Past lessons are our best guides for the post-pandemic COVID surge
A high-level federal health official told me recently that a mainstay of the response to the increasing rates and hospitalizations due to COVID was going to be increased availability of rapid testing along with the promotion of Paxlovid. I agree with this approach.
Paxlovid is an amazing antiviral drug that has worked incredibly well to decrease symptoms and severity of all variants and subvariants since it was first authorized for emergency use in December 2021 and then received full approval for adults in May 2023. Little clinical resistance has developed.
As far as rapid tests are concerned, I and other clinicians treating COVID have become more and more adept at using repeated testing combined with characteristic COVID symptoms (cough, nasal congestion, fatigue, sore throat, headache, diarrhea) to make early diagnoses. These early diagnoses can be coupled with Paxlovid treatment, though it is not for everyone. Studies have shown that it is highly effective at reducing the severity of COVID, especially in older patients, immunocompromised patients and those with chronic diseases including cardiovascular and neurological diseases.
If anything, both Paxlovid and rapid testing are two hugely important tools in the fight against COVID-19 that haven’t received the credit they deserve. I remember saying publicly at the beginning of the pandemic that if we only had a drug as effective for COVID as Tamiflu is for flu, we would be in much better shape. And then, miraculously, we had one.
Another valuable tool we have to offer that wasn’t there at the beginning of the pandemic, but has been so politicized that its value has been undermined, is the COVID mRNA vaccine. For all the excess focus by naysayers on side effects, the risk of the virus remains far greater. This is why I will be recommending the new XBB boosters for the elderly and others at high risk of COVID-19 complications when they come out in a few weeks. In fact, I hope to have them in my own doctor’s office, where I can carry on a vaccine risk-benefit conversation with my patients.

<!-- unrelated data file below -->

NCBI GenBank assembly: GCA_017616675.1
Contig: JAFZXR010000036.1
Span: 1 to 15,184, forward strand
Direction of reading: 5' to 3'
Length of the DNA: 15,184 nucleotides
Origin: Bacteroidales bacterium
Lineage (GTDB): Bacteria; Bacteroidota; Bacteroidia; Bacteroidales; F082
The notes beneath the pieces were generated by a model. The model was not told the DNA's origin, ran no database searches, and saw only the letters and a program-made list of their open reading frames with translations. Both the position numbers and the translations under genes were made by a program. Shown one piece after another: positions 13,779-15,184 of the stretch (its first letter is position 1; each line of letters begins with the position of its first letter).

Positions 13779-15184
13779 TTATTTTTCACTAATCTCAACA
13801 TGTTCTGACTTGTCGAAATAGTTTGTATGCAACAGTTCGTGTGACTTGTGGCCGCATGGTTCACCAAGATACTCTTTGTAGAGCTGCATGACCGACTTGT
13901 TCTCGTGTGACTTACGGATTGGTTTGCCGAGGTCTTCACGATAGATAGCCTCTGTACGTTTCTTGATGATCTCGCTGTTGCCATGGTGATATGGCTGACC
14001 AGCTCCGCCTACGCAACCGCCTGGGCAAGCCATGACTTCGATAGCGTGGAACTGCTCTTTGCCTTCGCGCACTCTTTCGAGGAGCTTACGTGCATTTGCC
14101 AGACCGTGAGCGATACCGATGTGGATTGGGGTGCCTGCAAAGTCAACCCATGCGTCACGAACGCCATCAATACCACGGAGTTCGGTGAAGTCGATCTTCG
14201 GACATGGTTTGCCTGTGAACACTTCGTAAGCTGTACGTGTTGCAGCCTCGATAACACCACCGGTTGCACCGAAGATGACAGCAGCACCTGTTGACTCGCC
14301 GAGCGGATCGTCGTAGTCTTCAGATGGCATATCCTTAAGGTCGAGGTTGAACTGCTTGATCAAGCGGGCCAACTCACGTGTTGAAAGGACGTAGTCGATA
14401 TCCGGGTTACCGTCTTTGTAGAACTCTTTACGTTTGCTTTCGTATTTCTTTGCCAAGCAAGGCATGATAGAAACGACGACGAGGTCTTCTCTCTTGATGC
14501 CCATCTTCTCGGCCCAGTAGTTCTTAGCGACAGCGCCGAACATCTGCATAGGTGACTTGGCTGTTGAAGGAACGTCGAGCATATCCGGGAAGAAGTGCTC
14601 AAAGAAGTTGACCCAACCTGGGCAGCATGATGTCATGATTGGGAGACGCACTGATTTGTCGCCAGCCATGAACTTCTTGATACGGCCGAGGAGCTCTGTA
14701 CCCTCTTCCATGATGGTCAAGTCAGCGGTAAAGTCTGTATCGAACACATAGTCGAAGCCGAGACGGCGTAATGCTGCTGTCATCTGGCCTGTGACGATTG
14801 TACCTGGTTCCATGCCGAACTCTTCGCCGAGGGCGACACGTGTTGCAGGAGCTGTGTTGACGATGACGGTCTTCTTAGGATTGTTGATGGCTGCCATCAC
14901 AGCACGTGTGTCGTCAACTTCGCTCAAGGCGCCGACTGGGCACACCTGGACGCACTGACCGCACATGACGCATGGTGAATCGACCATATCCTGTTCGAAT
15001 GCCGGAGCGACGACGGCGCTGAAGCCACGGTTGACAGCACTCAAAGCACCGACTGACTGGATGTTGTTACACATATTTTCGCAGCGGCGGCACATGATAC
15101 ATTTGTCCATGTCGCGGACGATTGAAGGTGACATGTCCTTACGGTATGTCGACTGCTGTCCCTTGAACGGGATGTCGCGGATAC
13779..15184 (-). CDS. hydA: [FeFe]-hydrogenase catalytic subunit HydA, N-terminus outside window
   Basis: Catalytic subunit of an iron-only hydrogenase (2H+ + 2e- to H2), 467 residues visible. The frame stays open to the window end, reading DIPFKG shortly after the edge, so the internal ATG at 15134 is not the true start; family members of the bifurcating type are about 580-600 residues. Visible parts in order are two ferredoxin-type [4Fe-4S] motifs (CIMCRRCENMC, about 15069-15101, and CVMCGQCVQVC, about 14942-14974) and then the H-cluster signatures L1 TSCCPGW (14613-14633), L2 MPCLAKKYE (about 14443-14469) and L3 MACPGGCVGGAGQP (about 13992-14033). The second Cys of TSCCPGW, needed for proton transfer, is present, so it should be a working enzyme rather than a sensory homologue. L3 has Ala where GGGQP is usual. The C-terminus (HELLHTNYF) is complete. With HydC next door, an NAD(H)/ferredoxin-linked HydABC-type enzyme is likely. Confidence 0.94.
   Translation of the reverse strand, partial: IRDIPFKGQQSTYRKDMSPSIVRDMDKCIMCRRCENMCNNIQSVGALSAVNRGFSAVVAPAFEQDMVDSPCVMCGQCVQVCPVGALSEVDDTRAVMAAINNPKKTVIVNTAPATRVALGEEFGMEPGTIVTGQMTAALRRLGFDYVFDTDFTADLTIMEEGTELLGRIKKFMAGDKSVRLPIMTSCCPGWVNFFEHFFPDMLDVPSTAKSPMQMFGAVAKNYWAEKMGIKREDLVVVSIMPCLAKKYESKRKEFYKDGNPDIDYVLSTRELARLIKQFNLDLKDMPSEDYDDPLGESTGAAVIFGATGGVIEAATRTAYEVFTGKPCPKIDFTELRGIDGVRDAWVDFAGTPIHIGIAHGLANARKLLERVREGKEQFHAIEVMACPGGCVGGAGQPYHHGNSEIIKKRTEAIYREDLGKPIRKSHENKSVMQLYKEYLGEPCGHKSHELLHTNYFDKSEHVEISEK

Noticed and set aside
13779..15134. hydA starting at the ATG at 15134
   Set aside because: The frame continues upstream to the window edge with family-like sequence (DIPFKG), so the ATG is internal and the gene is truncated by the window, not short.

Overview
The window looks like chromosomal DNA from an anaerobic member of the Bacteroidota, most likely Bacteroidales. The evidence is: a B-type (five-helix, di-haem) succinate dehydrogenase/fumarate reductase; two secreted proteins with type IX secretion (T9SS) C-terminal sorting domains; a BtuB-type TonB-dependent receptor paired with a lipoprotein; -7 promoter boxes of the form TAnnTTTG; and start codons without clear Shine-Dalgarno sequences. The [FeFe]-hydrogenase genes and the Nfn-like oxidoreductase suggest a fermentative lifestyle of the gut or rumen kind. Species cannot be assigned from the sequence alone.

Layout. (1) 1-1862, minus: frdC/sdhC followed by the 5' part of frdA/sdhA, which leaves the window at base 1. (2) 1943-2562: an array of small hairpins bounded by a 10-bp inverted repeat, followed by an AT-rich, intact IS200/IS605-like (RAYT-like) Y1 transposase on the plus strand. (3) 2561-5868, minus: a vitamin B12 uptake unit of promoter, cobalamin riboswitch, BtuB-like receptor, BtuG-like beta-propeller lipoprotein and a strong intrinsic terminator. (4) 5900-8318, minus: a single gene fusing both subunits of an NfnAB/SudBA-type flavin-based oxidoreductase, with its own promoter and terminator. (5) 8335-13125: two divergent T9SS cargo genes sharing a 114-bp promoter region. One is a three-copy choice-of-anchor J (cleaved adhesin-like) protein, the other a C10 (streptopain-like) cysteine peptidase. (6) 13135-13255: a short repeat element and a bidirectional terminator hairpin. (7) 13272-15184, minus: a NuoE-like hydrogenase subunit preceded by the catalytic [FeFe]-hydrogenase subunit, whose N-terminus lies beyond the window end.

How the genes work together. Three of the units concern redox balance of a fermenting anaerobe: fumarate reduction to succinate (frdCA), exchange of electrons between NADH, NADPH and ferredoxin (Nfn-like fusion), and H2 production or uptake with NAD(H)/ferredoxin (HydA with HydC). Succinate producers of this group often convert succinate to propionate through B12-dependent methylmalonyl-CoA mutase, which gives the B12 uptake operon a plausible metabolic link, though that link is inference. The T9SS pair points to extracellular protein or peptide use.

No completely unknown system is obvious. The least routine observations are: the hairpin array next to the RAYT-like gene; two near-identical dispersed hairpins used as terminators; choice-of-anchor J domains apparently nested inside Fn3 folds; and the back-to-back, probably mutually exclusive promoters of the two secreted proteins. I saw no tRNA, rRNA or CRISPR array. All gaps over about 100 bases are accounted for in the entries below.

I have been longing for this kind of COVID-19 vaccine availability for a long time. The evidence shows that these boosters are effective on the current widespread variant EG.5, which is an omicron offshoot of XBB. It is not yet clear how effective the vaccine will be against the BA.2.86 subvariant if it begins to spread widely, but it will certainly offer some protection.
For younger and healthier individuals who already have significant immune memory from prior COVID infections and from prior vaccination, the booster may not be necessary; but for others, it will be very helpful. One of my high-risk patients asked me the other day if he should have the new shot having missed the bivalent booster, and my answer was a definite yes.
When it comes to masks, I feel that the political battles have been caustic, costly and completely unnecessary, reminiscent of the mask wars during the 1918 Spanish flu pandemic.
In terms of political weaponry over public health matters, we don’t seem to have learned anything since then. In fact, the COVID pandemic has not proven that mask mandates reduce spread, but there is evidence that the right masks help in medical settings and in other close quarters where those at risk of severe infection can add an additional literal layer of protection by wearing a high-grade mask properly. Mandates no, tools yes.
One extreme tool we need to stay away from completely is lockdowns and closures. Beyond the frightening initial days of the pandemic, these never worked to slow the spread, and instead spread fear. People who were locked down together spread COVID among themselves, and school closures caused a lot of damage in terms of socialization and learning that our kids may never fully recover from. Fear of a virus can be more contagious and potentially harmful than the virus itself.
The solution is to not give in to grandstanding or politicizing but to make sure the right medical tools are available for use when they are truly needed by those who need them the most.
Marc Siegel MD is a professor of medicine and medical director of Doctor Radio at NYU Langone Health. He is a Fox News medical correspondent and author of the new book, “COVID; The Politics of Fear and the Power of Science.”